The Rugby World Cup win and the fervour which surrounds this glorious win remain fresh in almost every corner of South African society. Not only did this magnificent achievement demonstrate the effect of sound leadership on the nation's success, it also created a group of individuals who will forever be regarded as legends to South African society and to rugby fans worldwide. Being a legend, however, does come at some cost, and for sports stars it raises multiple questions around the demand to feed the passion of fans and a demanding media versus the individual legend's right to privacy. In this week's feature article, we touch on some of the issues that sports stars and their teams need to consider from a privacy law perspective.

Being a celebrity sports star is not an open sesame for individuals and companies to violate the privacy rights of sports stars. While media scrutiny of sports stars has always been prevalent, and while legislation like the Protection of Personal Information Act, 2013 ("POPIA") has certain exceptions which generally do not constrain the media from processing personal information of data subjects, in a world being increasingly driven by data and technology, the privacy concerns of sports stars continue to increase. Some of the concerns arise from:

  • eager fans posting all types of personal information of sports stars on social media or other channels;
  • misappropriation of the name or likeness of the sports star: players are increasingly becoming concerned about third parties using their name and/or image without consent, either for commercial purposes or for creating fake social media accounts;
  • use of virtual reality technology during live games, which allows fans to have a multi-sensory experience often from the actual player's perspective. This raises multiple concerns for the player from a privacy perspective;
  • the use of wearable technology to track the sports star's performance; the data from such devices is often made available by sports organisations to third parties such as broadcasters, gaming companies, betting organisations and even fans, usually without the consent of the sports star;
  • the transfer of players from one club to another raises the issue of what happens to data of the player (including health data) collected by the current club. Can it be transferred to the new club either at a separate cost or as part of the transfer fee? Will consent of the sport star be required before such transfer of data occurs?;
  • data theft, especially in circumstances where sport clubs are lax in their cybersecurity initiatives;
  • post theft of data, the sale of personal information to tabloids or competing teams or even scammers;
  • harassment, stalking or even slander through social media accounts of sports stars or their clubs; and
  • sports clubs sharing too much information with the media, fans or on social media pages.

This list of concerns to sports stars and their clubs is not exhaustive. For sports clubs or organisations, agents and even sports stars, it is essential that the right to privacy and the application of privacy laws are given priority especially as sport becomes increasingly intertwined with technology and data. After all, it is doubtful that many will argue against our legends being afforded their basic right to protection of their privacy.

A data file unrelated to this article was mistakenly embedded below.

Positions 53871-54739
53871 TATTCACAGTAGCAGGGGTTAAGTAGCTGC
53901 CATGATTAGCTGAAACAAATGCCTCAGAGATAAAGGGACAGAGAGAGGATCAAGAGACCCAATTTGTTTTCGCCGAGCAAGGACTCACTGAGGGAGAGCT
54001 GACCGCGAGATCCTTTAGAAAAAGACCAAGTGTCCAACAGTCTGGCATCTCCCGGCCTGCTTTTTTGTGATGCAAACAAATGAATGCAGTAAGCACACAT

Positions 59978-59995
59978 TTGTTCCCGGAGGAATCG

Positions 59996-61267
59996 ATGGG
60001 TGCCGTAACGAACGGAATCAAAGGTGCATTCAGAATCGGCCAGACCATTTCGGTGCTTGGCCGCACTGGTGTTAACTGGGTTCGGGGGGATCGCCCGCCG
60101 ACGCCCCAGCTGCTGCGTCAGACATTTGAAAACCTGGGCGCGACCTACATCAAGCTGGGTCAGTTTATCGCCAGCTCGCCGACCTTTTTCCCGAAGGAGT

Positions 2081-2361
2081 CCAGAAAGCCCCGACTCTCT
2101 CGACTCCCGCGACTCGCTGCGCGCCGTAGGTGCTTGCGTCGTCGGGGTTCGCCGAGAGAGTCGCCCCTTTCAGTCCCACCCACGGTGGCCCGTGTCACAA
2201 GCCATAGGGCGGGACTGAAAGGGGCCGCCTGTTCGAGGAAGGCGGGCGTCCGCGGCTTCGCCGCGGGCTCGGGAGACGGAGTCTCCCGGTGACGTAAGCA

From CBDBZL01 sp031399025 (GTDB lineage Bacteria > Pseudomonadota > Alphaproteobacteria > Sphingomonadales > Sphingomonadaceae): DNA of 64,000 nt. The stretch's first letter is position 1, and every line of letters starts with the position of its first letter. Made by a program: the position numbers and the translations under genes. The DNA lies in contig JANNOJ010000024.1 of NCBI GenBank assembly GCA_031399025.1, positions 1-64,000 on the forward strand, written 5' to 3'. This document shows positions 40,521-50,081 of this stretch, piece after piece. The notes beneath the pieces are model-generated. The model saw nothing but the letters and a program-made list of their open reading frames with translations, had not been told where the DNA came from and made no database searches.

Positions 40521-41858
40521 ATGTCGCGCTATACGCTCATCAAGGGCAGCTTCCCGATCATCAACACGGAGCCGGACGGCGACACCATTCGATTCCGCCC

The concerns of sports fans including attendees at games is a topic for a separate article but the risk to fans has likewise increased considerably through the use of technology such as VAR (video assistant referee), the increasing televising of sports events and social media. We will deal with this topic in a future edition. For now, enjoy the win!

POPIA in brief

Condition 5: information quality

A responsible party must take reasonably practicable steps to ensure that personal information is complete, accurate, not misleading and updated where necessary taking into account the purpose for which such information was collected.

GDPR: article 5(1)(d)

Personal data must be accurate and, where necessary, kept up to date; every reasonable step must be taken to ensure that personal data that are inaccurate, having regard to the purposes for which they are processed, are erased or rectified without delay (the 'accuracy' principle).

ENSpired (compliance) tip of the week

Make it easy for data subjects (including customers, suppliers and employees) to update their information and have procedures in place to action correction of data requests. Deal appropriately with emails/mails that are returned undelivered and incorrect phone numbers on your records.

case spotlight

Credit bureaus beware!

In Smeaton v Equifax Plc [2012] EWHC 2322, the UK court held that a credit reference agency, which inaccurately recorded Mr Smeaton as being bankrupt for over 5 years, was in breach of the Data Protection Act (UK), 1998, entitling him to statutory compensation under that Act. Significantly, the court also found that the credit reference agency had a common-law duty of care towards Mr Smeaton and had breached that duty by failing to take reasonable care. The Court of Appeal in Smeaton v Equifax Plc [2013] EWCA Civ 108 held that while there is no absolute obligation to maintain the accuracy of personal data, it is necessary to take reasonable steps to keep it up to date.

In 2006, the French data protection authority imposed a fine of EUR45 000 on Crédit Lyonnais as a result of claims filed by clients whose names had been incorrectly included in its consumer credit reimbursement files and, consequently, in those of the Banque de France. It also ordered that details of the fine be published in two major French business newspapers.

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